Parenting Teen – Ideas

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A call to re-think our obsession with social media

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“Look Up” (see below) was posted by Gary Turk on April 25 2014. By today – May 6 – it has had over 15,250,000 views and 123, 000 likes. Why? Because it cleverly and beautifully resonates with a concern many of us have about way they social media can actually damage society. Our online presence has the potential to damage our capacity to have a significant offline one. This is not to say that Social Media is the devil, it can be a wonderful and beneficial boon of modern technology, it is just to say that it is not harmless or inert. Like everything in life the tool is not the problem it is the way the tool is used.
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Is your child using drugs?

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Teens will be teens. They sleep late, fail a test here and there or get uncharacteristically moody. But what if these behaviors are happening more often than usual, or all at the same time? You know your teen better than anyone, but it is important to know what to look for if you suspect he or she may be abusing medicine.
1. Health concerns. Keep an eye out for changes in your teen’s physical health, like constricted pupils, nausea or vomiting, flushed skin or dizziness. Look further into anything that seems strange.

2. Changes in behavior. The signs of medicine abuse aren’t always physical. Look for changes in behavior – like sudden changes in relationships with their family or friends, anxiety, erratic mood swings or decreased motivation. It’s no secret that teens can be moody, but be on the lookout for drastic differences in the way your child behaves.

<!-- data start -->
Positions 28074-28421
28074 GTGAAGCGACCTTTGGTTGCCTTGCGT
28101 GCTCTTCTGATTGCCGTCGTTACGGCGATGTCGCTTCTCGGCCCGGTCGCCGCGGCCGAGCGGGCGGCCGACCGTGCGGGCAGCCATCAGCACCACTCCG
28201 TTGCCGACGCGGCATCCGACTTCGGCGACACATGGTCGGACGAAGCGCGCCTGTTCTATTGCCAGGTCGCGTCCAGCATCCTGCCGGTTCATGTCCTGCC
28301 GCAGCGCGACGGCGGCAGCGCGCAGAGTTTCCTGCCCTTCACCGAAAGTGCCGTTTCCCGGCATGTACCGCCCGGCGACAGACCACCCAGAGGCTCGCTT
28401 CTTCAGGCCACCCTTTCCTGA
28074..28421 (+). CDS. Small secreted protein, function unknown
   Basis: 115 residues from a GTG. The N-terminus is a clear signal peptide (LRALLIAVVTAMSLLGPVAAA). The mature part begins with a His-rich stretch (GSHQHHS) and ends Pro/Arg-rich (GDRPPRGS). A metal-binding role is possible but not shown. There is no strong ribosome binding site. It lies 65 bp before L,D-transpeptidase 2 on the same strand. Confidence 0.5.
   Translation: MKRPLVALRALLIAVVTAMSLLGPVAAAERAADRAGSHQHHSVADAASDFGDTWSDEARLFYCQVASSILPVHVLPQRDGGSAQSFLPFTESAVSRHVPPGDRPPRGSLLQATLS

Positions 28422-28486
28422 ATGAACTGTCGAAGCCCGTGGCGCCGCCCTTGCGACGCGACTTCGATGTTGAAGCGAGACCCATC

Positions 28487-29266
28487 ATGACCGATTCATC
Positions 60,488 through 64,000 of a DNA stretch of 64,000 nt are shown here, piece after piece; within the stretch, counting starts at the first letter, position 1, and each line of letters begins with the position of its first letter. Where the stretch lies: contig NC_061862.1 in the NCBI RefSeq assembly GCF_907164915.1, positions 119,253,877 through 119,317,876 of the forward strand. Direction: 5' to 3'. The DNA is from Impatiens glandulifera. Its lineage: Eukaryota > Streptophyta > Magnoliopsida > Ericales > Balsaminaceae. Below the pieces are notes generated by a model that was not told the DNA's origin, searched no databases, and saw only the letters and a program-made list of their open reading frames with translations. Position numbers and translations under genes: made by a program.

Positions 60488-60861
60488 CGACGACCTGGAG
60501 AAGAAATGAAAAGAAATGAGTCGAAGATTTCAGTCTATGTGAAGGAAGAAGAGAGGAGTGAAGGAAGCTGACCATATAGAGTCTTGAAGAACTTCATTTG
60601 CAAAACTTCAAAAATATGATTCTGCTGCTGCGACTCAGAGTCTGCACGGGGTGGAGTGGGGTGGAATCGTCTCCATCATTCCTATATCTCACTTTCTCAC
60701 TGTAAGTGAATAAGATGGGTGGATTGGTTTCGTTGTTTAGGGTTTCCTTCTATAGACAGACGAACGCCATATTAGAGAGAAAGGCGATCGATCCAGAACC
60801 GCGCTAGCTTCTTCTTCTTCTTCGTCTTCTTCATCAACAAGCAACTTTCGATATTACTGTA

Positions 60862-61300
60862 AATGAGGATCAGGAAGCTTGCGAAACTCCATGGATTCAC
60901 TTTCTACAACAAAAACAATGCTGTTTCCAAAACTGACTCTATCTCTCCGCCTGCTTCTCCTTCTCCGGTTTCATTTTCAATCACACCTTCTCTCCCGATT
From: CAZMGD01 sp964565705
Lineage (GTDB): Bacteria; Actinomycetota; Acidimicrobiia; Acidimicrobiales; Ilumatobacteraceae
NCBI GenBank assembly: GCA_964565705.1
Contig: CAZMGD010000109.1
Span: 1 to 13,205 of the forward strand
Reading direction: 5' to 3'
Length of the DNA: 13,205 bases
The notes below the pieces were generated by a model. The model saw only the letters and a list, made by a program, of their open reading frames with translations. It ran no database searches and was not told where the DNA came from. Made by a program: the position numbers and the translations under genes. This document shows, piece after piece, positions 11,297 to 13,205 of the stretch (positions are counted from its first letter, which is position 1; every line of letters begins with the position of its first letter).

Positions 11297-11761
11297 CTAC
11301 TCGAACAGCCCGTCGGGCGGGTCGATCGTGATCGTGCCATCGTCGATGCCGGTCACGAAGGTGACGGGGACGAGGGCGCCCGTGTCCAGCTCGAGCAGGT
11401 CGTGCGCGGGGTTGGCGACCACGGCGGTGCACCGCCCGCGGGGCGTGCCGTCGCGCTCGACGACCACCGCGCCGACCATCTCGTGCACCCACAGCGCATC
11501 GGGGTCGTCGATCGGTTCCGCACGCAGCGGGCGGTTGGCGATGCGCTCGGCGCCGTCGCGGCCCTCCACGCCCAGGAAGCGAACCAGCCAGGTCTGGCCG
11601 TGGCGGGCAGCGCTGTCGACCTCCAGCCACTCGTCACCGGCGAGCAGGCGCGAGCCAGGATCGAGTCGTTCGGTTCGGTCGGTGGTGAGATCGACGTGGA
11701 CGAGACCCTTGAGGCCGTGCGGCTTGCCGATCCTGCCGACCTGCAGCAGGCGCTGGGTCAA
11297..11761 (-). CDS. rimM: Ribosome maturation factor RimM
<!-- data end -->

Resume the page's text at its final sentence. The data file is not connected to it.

3. Home-related signs. If you’ve noticed belongings disappearing around the house, or found some unusual objects appearing – like straws, burnt spoons, aluminum foil or medicine bottles – this could be a sign of medicine abuse. Count – and lock up – the medicine you have in your home and safely dispose of any expired medicine.

4. Trouble in school. Take note of how your teen is doing in school, including any change in homework habits and grades. A rapid drop in grades, loss of interest in schoolwork and complaints from teachers could be indicators that there’s a problem.

5. Things just seem off. You know your child better than anyone and you know when something’s not right. Trust your gut, and talk to your teen about your concerns.
With one in four kids reporting abuse of prescription drugs in their lifetime, it’s important to take action right away if you do suspect medicine abuse. Don’t be afraid to talk – and listen – to your teen, work through things together and get help if necessary.

(From, a U.S.A. based charity dedicated to providing information about the effects and harms of drugs and support for both those who are at risk because of their use of drugs and their families)

Brilliant drug & alcohol resource for parents of teens

in For Teachers, Parenting Teen - Ideas by Graham Comments are off

The biggest challenge for parents is often just staying informed about what is really happening in the world of their teens. This is nowhere more true than in the use and abuse of alcohol and other drugs. Fortunately we have ready and free access to some of the best research in the world, and some of the wisest thinking, right here!